And Democrats noted that the sheik who helped form the Awakening, Abdul Sattar Buzaigh al-Rishawi, was assassinated in September 2007, after the troop escalation began.
But several foreign policy analysts said that if Mr. McCain got the chronology wrong, his broader point — that the troop escalation was crucial for the Awakening movement to succeed and spread — was right. “I would say McCain is three-quarters right in this debate,” said Michael E. O’Hanlon, a senior fellow at the Brookings Institution.
The problem with this debate is that it has few Iraqis in it.
It is also open to charges of logical fallacy. The only evidence presented for the thesis that the “surge” “worked” is that Iraqi deaths from political violence have declined in recent months from all-time highs in the second half of 2006 and the first half of 2007. (That apocalyptic violence was set off by the bombing of the Askariya shrine in Samarra in February 2006, which helped provoke a Sunni-Shiite civil war.) What few political achievements are attributed to the troop escalation are too laughable to command real respect.
Proponents are awfully hard to pin down on what the “surge” consisted of or when it began. It seems to me to refer to the troop escalation that began in February 2007. But now the technique of bribing Sunni Arab former insurgents to fight radical Sunni vigilantes is being rolled into the “surge” by politicians such as McCain. But attempts to pay off the Sunnis to quiet down began months before the troop escalation and had a dramatic effect in al-Anbar Province long before any extra U.S. troops were sent to al-Anbar (nor were very many extra troops ever sent there). I will disallow it. The “surge” is the troop escalation that began in the winter of 2007. The bribing of insurgents to come into the cold could have been pursued without a significant troop escalation, and was.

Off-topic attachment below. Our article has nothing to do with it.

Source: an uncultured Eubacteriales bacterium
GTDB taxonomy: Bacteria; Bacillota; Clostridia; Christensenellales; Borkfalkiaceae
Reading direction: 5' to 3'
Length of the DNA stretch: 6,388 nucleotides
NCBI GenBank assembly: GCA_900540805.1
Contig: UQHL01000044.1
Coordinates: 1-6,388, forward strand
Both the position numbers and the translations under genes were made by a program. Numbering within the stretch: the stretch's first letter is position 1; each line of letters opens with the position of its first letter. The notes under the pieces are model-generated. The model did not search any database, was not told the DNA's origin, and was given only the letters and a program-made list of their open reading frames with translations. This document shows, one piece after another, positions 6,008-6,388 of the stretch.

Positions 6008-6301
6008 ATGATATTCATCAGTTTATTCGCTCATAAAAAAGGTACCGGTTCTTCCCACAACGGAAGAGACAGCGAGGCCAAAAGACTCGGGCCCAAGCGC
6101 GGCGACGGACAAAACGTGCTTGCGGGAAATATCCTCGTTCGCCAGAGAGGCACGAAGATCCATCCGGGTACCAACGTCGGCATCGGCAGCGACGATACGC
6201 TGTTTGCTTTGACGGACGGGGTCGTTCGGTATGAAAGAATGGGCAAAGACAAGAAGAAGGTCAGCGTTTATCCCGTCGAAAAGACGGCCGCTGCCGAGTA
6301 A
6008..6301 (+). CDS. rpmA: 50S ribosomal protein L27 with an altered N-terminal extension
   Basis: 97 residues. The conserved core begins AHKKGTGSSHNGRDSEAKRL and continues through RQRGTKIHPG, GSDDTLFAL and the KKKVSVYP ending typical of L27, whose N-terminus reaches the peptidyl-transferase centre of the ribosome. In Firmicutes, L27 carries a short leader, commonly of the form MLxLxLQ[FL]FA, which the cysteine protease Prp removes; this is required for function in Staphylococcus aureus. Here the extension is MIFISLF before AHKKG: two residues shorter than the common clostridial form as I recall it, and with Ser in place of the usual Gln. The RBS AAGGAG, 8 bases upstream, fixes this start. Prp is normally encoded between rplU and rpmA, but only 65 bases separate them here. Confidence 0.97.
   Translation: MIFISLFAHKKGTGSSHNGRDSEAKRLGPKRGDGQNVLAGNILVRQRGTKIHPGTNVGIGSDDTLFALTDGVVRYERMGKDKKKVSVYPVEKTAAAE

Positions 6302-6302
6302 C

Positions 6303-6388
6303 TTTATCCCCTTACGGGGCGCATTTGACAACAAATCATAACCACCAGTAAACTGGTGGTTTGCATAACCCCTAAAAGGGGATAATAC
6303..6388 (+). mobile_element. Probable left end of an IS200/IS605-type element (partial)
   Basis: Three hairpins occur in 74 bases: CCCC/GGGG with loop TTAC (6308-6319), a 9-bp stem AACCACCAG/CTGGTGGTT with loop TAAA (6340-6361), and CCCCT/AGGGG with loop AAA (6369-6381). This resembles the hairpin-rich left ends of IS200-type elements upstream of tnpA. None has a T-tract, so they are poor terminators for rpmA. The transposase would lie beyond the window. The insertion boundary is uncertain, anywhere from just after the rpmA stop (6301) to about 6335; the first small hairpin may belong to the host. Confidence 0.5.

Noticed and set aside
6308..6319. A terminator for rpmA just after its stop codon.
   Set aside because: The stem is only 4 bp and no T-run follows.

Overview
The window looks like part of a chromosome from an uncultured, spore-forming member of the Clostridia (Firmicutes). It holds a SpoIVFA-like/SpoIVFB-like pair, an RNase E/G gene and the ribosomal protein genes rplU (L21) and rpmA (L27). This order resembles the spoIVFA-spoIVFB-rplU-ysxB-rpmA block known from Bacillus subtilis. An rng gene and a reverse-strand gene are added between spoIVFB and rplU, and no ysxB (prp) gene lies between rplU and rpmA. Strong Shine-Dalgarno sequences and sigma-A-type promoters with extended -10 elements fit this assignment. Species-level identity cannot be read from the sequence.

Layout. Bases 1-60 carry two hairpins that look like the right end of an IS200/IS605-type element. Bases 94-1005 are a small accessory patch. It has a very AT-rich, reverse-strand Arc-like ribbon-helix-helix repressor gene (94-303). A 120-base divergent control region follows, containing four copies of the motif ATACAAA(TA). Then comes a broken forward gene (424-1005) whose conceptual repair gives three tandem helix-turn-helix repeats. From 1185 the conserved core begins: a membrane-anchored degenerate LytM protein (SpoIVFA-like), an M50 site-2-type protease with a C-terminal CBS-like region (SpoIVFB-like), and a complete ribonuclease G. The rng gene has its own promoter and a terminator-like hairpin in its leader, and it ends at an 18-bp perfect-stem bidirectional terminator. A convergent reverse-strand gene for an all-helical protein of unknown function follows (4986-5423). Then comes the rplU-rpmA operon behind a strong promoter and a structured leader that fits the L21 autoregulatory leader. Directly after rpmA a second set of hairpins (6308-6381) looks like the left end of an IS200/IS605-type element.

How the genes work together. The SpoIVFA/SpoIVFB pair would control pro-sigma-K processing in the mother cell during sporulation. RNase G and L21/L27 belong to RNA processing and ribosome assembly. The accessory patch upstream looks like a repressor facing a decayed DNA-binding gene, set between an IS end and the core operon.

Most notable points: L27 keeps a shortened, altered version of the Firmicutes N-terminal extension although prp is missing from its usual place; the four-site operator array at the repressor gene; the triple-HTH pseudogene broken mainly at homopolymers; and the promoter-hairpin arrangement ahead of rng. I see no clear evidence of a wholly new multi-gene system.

Aside from defining what proponents mean by the “surge,” all kinds of things are claimed for it that are not in evidence. The assertion depends on a possible logical fallacy: post hoc ergo propter hoc. If event X comes after event Y, it is natural to suspect that Y caused X. But it would often be a false assumption. Thus, actress Sharon Stone alleged that the recent earthquake in China was caused by China’s crackdown on Tibetan protesters. That is just superstition, and callous superstition at that. It is a good illustration, however, of the very logical fallacy to which I am referring.
For the first six months of the troop escalation, high rates of violence continued unabated. That is suspicious. What exactly were U.S. troops doing differently from September than they were doing in May, such that there was such a big change? The answer to that question is simply not clear. Note that the troop escalation only brought U.S. force strength up to what it had been in late 2005. In a country of 27 million, 30,000 extra U.S. troops are highly unlikely to have had a really major impact, when they had not before.